Posted by Big Gav in energy storage
Greentech Media has an article on how energy storage can reduce spending on costly peaking plants - "Storage is cheaper, cleaner and ready to be implemented" - How Storage Can Help Get Rid of Peaker Plants (hat tip Bob).
Energy storage systems store energy for use at a later time, when electric power is most needed and most valuable, such as on hot summer afternoons. Energy storage helps integrate intermittent renewable sources, can supplant the most polluting power plants, and enhances grid reliability. There are many ways to store energy, including chemically (batteries), mechanically (flywheels) and thermally (ice).
Due to insufficient energy storage for the electric power grid, utilities must size their generation and transmission systems to deliver the full amount of electricity that consumers demand (or might demand) at any given moment of the year. Owning and operating sufficient assets to serve peak demand - only 5% or less of the hours per year - results in increased emissions and costs to electricity customers.
Energy storage has the unique potential to transform the electric utility industry by improving existing asset utilization, avoiding the building of new power plants, and avoiding or deferring upgrades to existing transmission and distribution networks. Scientists, utility CEO's, and policy makers frequently refer to energy storage as the "Holy Grail" for the electric power industry. The California State Senate will hold hearings on AB 2514, an assembly bill to to promote energy storage in the state. A complete white paper from Strategen can be found here.
More recently, energy storage has achieved recognition as a foundational element of the Smart Grid, and the technical community speaks of energy storage as a key enabling resource to facilitate the transition away from a fossil fuel dominated generation fleet to one that is cleaner, more reliant on renewables, "smarter," and able to accelerate the electrification of the transportation sector. The following analysis demonstrates the value of energy storage as an alternative to natural gas-fired peaker plants.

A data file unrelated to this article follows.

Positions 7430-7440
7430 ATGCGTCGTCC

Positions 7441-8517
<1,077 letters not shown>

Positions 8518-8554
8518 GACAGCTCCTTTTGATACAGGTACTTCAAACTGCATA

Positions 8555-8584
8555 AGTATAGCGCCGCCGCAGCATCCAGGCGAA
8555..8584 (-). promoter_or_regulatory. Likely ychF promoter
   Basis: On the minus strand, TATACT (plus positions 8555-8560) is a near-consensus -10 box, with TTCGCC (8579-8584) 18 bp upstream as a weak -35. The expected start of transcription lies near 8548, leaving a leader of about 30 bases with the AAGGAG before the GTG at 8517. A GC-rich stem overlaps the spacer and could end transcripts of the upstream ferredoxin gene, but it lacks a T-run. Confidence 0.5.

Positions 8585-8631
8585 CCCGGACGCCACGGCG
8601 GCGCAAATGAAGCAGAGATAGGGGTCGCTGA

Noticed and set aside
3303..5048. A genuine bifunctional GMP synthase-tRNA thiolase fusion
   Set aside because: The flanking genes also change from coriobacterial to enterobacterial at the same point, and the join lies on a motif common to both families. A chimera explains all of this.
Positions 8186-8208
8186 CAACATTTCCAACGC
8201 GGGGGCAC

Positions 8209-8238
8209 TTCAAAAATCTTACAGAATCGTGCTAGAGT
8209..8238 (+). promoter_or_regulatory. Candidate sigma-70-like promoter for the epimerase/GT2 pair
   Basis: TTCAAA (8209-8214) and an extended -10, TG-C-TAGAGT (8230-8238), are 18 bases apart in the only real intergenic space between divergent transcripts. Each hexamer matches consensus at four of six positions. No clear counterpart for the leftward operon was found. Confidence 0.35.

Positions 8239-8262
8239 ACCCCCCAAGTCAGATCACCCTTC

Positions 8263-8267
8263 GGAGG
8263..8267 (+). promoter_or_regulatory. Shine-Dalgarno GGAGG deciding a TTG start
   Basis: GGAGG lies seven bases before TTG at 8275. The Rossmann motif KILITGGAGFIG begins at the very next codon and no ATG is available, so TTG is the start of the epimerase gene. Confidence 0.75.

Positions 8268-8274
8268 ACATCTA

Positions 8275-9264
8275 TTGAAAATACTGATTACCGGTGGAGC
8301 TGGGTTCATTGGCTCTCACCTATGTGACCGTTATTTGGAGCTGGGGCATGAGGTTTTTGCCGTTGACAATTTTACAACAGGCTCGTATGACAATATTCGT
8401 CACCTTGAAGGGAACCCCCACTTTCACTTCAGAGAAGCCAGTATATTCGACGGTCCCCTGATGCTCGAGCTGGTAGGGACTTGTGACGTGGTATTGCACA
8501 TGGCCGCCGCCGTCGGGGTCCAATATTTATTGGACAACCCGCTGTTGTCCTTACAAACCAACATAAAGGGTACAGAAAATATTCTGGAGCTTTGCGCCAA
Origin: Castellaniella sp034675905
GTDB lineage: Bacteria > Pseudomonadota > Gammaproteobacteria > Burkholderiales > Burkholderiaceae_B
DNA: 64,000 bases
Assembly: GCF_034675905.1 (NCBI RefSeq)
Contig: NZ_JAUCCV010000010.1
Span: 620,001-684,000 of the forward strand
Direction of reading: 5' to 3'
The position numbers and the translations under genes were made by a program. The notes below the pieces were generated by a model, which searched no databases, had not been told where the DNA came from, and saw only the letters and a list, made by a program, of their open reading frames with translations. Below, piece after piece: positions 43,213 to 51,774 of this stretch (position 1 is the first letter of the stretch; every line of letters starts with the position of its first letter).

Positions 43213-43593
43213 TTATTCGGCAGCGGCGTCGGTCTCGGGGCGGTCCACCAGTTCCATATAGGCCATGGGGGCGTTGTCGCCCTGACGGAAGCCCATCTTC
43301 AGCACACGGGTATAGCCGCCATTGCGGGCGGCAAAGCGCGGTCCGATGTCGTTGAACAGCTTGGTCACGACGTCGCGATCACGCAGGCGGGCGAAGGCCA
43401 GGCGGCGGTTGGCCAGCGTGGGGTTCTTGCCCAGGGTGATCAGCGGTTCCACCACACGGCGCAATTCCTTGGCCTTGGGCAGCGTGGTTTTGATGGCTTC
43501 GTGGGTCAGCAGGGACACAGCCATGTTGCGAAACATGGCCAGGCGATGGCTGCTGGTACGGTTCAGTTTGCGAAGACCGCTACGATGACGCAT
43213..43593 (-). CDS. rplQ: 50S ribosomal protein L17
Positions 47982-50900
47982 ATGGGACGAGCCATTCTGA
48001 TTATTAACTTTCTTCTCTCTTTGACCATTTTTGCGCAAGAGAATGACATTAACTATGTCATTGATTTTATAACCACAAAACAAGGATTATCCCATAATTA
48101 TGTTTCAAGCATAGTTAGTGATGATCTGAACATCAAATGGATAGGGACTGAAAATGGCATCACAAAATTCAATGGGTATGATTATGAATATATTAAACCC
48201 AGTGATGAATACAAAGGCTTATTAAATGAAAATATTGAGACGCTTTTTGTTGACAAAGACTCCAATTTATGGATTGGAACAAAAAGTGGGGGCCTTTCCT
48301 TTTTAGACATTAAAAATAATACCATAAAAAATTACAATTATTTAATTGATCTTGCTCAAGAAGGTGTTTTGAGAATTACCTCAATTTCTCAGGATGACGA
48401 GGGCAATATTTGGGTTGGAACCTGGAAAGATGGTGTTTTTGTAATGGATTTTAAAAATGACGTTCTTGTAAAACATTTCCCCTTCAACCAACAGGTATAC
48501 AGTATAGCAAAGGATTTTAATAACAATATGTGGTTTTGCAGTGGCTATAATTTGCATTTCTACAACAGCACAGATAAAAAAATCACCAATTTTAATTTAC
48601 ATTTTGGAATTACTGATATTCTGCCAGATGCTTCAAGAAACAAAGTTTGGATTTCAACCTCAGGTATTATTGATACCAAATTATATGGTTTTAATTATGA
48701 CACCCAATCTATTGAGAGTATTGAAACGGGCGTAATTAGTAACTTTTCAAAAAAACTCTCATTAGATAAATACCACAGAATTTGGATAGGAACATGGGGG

Energy Storage Technologies Today Can Deliver On-Peak Electricity at a Lower Cost than Gas-Fired Peakers
To help illustrate the cost effectiveness of energy storage, we compared the cost of a kilowatt-hour (kWh) of electricity generated on-peak by a gas-fired peaker, with the cost of a kWh of electricity provided on-peak by an energy storage system. For simplicity, this comparison selected a commercially available energy storage technology - lead-acid batteries - and used the cost and specifications similar to the large lead-acid energy storage peaking facility shown below. Located in Chino, California, this 10 megawatt (MW), 4 hour duration system successfully demonstrated energy storage's ability to manage peak load from 1988 through 1996.
Using assumptions taken from a recent California Energy Commission (CEC) study, our analysis found a levelized cost of generation for the simple cycle gas-fired peaker plant of $492 per megawatt-hour (MWh), or $203 per kilowatt-year (kW-yr). In comparison, the energy storage plant demonstrated significant savings, with a levelized cost of generation of $377 per MWh ($155/kw-yr).
Energy Storage Has the Ability to Deliver More than Peaker Substitution Value to the Grid
Energy storage provides multiple value streams above and beyond peaker substitution. For example, by their nature, gas-fired peaker plants cannot be economically sized below 50 MW and therefore are not easily installed in a distributed footprint. Energy storage systems do not have this limitation, opening up the potential for many technical and economical benefits available to distributed energy resources such as reduction of transmission and distribution losses. Additional benefits include electric energy time-shift, voltage support, electric supply reserve capacity, transmission congestion relief, and frequency regulation.